These photos capture the essence of the woods in spring. Very bright, no leaf cover yet. Snow still on the ground, melting to reveal the dead leaves from last autumn. There are no pretty colors in the woods in early spring/late winter, but they are coming. The angle of the sun, the length of the day, years of experiences assures us it is so.

I know the woods in all seasons but something I am not familiar with is long bouts of winter sickness.

The kids are still sick from the flu they all got last month. This is the worst winter sickness season we've experienced as a family.

Sickness has moved through our family like waves, first the flu, starting with one person and moving to another. Then as the kids seemed to be getting better and started to resume their normal activities, as teenagers are very wont to do, another wave of sickness hit each child, a secondary infection or illness affecting eyes, ears, and upper respiratory (different for each child).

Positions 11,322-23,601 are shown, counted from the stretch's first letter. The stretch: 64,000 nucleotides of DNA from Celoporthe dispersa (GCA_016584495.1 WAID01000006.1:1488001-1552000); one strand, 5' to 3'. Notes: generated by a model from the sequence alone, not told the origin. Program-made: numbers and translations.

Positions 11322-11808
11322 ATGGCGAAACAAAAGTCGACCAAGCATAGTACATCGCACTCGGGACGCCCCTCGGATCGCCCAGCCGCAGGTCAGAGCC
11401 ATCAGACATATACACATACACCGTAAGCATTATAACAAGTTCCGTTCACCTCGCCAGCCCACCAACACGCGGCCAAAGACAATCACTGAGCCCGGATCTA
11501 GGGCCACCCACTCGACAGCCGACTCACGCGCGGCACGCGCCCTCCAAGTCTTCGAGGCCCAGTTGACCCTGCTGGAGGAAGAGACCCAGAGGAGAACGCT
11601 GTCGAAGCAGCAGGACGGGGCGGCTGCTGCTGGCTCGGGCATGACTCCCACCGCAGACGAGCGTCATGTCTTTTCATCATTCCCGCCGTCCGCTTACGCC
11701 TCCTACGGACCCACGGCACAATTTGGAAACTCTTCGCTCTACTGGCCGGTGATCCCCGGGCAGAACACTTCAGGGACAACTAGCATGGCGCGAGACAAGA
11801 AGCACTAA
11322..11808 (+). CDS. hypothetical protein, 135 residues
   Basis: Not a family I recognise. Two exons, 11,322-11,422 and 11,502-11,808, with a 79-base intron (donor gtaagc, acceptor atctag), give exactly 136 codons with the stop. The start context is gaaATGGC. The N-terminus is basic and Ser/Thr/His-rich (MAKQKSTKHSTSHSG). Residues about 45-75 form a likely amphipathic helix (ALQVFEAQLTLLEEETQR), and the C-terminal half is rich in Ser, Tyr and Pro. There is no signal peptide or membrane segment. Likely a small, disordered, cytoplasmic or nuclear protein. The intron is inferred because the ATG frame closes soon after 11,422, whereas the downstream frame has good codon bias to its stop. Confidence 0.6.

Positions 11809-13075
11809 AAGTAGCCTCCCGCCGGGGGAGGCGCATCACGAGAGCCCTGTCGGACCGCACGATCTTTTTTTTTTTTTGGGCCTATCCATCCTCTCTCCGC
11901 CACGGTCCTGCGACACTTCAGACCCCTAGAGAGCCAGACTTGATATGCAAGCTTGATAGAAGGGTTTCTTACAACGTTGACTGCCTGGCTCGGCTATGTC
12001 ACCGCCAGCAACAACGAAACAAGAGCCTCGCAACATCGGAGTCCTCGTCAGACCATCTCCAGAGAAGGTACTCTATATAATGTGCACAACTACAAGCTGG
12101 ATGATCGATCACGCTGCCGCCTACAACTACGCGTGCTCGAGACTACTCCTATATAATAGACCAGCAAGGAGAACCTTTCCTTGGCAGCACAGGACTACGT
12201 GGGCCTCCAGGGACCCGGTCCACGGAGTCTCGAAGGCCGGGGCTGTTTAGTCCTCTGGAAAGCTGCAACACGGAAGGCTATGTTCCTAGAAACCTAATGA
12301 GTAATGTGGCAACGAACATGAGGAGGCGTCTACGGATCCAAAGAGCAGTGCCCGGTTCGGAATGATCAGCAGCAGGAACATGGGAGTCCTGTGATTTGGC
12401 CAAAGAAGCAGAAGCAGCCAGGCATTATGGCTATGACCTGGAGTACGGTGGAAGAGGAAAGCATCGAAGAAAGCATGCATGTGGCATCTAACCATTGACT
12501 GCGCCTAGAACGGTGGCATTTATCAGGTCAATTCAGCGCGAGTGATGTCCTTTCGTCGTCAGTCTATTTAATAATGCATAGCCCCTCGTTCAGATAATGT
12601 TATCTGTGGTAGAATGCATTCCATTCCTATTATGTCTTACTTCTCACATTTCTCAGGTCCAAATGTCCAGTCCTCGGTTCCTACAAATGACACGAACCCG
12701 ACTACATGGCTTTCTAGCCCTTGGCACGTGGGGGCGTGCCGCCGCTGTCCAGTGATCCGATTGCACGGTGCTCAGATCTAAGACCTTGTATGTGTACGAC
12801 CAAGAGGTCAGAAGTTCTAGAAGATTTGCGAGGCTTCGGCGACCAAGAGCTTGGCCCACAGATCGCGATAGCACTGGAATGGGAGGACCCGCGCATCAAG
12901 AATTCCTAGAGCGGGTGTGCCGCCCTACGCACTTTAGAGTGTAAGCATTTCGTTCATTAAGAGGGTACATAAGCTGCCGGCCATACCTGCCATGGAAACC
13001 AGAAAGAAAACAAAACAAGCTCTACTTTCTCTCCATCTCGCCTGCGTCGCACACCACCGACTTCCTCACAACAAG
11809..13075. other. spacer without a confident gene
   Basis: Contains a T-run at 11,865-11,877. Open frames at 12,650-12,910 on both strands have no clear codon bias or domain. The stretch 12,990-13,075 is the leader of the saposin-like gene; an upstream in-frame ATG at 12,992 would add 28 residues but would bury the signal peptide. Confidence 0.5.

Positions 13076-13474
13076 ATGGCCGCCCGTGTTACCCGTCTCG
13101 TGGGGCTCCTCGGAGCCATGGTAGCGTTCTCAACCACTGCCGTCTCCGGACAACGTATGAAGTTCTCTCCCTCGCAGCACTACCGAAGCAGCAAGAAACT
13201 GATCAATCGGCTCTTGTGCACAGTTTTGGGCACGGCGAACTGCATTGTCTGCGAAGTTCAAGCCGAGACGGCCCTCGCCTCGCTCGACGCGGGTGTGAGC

April 2010, the woods, Maine

Last year a friend asked me what we did when our kids were sick, we were having a discussion about alternative medicine and holistic health. I said we didn't do much because we didn't get sick that often. Fluids and rest were the main strategies, and herbal tinctures, garlic, and oregano oil if necessary.

I haven't had to use my herbal tinctures for years and through our successive moves I tossed some of the sketchier bottles and old dried herbs. I don't remember when the elderberry syrup ran dry, but I didn't replace it. That section of the cupboard dwindled in size over the last few years.

April 2010, Bates College Campus, Maine

My education in essential oils has been slow and mostly limited to good blends for soapmaking and body care products, which is an entirely different game than healing illness.